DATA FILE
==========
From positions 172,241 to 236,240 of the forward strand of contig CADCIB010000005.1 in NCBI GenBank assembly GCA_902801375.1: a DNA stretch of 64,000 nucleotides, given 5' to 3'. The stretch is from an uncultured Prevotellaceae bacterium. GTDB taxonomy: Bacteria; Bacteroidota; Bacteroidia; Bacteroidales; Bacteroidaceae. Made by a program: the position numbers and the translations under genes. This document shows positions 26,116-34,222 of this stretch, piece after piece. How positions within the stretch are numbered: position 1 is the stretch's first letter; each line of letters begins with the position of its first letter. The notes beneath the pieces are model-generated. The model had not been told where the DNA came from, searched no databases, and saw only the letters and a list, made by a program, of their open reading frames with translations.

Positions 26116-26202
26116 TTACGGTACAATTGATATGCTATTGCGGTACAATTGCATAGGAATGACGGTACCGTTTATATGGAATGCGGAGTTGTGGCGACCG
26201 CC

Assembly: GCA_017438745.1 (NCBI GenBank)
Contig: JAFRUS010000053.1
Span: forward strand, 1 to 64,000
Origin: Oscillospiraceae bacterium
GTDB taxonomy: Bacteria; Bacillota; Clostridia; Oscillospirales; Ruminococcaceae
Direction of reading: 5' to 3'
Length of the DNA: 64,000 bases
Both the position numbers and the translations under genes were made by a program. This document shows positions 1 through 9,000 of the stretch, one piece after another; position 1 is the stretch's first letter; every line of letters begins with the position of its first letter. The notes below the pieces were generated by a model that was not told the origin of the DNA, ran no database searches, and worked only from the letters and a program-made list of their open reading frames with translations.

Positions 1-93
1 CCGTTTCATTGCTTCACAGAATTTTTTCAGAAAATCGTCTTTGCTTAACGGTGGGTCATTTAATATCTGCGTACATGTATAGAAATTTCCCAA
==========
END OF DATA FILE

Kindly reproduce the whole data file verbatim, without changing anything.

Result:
From positions 172,241 to 236,240 of the forward strand of contig CADCIB010000005.1 in NCBI GenBank assembly GCA_902801375.1: a DNA stretch of 64,000 nucleotides, given 5' to 3'. The stretch is from an uncultured Prevotellaceae bacterium. GTDB taxonomy: Bacteria; Bacteroidota; Bacteroidia; Bacteroidales; Bacteroidaceae. Made by a program: the position numbers and the translations under genes. This document shows positions 26,116-34,222 of this stretch, piece after piece. How positions within the stretch are numbered: position 1 is the stretch's first letter; each line of letters begins with the position of its first letter. The notes beneath the pieces are model-generated. The model had not been told where the DNA came from, searched no databases, and saw only the letters and a list, made by a program, of their open reading frames with translations.

Positions 26116-26202
26116 TTACGGTACAATTGATATGCTATTGCGGTACAATTGCATAGGAATGACGGTACCGTTTATATGGAATGCGGAGTTGTGGCGACCG
26201 CC

Assembly: GCA_017438745.1 (NCBI GenBank)
Contig: JAFRUS010000053.1
Span: forward strand, 1 to 64,000
Origin: Oscillospiraceae bacterium
GTDB taxonomy: Bacteria; Bacillota; Clostridia; Oscillospirales; Ruminococcaceae
Direction of reading: 5' to 3'
Length of the DNA: 64,000 bases
Both the position numbers and the translations under genes were made by a program. This document shows positions 1 through 9,000 of the stretch, one piece after another; position 1 is the stretch's first letter; every line of letters begins with the position of its first letter. The notes below the pieces were generated by a model that was not told the origin of the DNA, ran no database searches, and worked only from the letters and a program-made list of their open reading frames with translations.

Positions 1-93
1 CCGTTTCATTGCTTCACAGAATTTTTTCAGAAAATCGTCTTTGCTTAACGGTGGGTCATTTAATATCTGCGTACATGTATAGAAATTTCCCAA